All Articles

Kayaks and other weird metaphors

You buy yourself a kayak.

Some of your friends bought kayaks as well and they seem happy. You’d thought it’d be something cool to do. You’ve always seen yourself as a kayaker. You enjoy the idea of freedom it could give you. You also dream of becoming a famous competitive kayaker, like many you’ve read online. You’ve spent more hours that you care to admit in reading up on kayaking. You feel you’re ready and you take the plunge.

Your friends and family advise you to be careful as it’s an expensive and time consuming hobby. But you carry on. They don’t have that ‘Disruptor of the seas’ mentality. You’ve bought yourself a two-seat kayak for expansion potential.

So you take your kayak to water the first time. It feels exciting and new. Some of your friends and family, who helped you finance your kayak, show up to your inauguration session. Even the local kayak-crunch news site appears and reports on your launch. You wave people goodbye as you start paddling out. Everyone seems proud of you and your accomplishment.

As you start paddling, your initial thrill is quickly replaced by some confusion. It’s actually pretty darn hard to paddle a kayak. The first few paddles just make you rotate in place instead of propelling you forward. This feels frustrating as nothing you’ve read online prepared you for this. You also realize that you didn’t think of where you wanted to go the first time you started kayking. You look at the horizon and define that as your end goal, or your ‘Vision’ as you think of it.

And you paddle.

As you figure out how to actually move in one direction, you become frustrated. You clearly underestimated the amount of paddling involved. You start thinking whether you could buy a silver paddle. One that you could paddle just once or twice and be done with all the boring effortful work. You think of your family and friends and you can’t help wonder of their expectations and whether you’re meeting them.

You decide to call it a day and to return home to rest. As you start to turn around, you start hearing rhythmic human voices not unlike an orchestra of people maintaining perfect tempo. From behind you, and as quickly as you could keep your kayak steady, a huge racing shell appears composed of a line of a dozen athletes all rowing in perfect sync. Their watercraft is shiny and slick as it displaces the water efficiently. Their blades are razor thin slicing the water without any noise or splatter. You can’t help but seeing a small logo on the side of the fast moving boat. It says Stripe.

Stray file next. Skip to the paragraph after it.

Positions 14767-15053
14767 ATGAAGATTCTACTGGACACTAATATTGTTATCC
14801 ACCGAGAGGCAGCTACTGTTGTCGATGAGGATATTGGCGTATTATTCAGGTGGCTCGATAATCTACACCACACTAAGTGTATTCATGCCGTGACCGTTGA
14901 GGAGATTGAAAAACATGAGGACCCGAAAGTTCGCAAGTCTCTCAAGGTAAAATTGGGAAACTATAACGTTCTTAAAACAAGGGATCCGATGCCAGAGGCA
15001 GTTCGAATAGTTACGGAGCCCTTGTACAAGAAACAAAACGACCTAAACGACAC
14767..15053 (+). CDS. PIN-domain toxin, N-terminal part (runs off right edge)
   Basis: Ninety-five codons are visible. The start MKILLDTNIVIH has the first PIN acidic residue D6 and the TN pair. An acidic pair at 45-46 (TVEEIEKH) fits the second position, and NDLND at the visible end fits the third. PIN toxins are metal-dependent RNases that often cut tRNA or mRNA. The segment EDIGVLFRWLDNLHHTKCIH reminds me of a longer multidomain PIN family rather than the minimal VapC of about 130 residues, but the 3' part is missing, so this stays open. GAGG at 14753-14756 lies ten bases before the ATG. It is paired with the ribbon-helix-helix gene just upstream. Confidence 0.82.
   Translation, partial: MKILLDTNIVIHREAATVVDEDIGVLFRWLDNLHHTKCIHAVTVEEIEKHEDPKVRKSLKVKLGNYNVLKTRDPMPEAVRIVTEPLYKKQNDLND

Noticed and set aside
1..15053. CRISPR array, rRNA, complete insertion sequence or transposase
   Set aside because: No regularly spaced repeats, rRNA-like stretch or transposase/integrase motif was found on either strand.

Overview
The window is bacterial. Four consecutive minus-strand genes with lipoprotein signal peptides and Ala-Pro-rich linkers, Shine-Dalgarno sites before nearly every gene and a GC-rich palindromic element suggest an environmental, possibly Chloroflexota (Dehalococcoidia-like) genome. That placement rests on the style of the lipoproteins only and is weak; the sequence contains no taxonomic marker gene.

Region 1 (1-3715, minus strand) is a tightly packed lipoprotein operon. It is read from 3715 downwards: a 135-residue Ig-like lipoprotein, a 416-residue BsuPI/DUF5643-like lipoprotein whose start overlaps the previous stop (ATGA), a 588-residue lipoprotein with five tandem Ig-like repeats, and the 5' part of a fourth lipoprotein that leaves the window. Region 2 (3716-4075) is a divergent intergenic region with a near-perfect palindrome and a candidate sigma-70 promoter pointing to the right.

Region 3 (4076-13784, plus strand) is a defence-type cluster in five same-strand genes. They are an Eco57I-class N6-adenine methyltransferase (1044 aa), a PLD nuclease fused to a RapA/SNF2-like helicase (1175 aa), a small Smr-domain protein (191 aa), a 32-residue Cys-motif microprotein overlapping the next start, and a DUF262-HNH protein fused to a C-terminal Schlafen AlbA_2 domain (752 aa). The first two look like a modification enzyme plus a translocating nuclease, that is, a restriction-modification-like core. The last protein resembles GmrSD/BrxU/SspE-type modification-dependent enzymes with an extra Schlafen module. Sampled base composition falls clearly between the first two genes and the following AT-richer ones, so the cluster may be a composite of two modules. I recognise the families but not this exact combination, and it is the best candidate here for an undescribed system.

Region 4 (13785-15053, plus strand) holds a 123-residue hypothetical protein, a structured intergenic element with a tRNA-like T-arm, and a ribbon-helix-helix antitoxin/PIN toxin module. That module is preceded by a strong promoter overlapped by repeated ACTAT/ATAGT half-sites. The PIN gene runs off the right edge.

You go home demolished. Not only you suck at kayaking but there are already others who are better than you. In the metaphorical gap between you and them, a cruise could pass. The comparison kills your motivation. You think again of your family and friends, specially the ones who put in some money to help out.

You decide that this is definitely a problem of speed. And you can most likely solve it with investment in better gear.

One thing you learned online was that there was a number of people specialized in investing in early kayakers like yourself who will then reap the benefits when you start winning competitions.

You try researching everything about the Stripe crew. Turns out an amazing group of investors backed them by supplying a rare type of Sequoia wood, fantastic for kayaks and shells. You reach out, but you don’t hear back. You realize that investors make money when they find star kayakers that can multiply their investment many times. In your current state, you understand why the best investors would not be interested in you.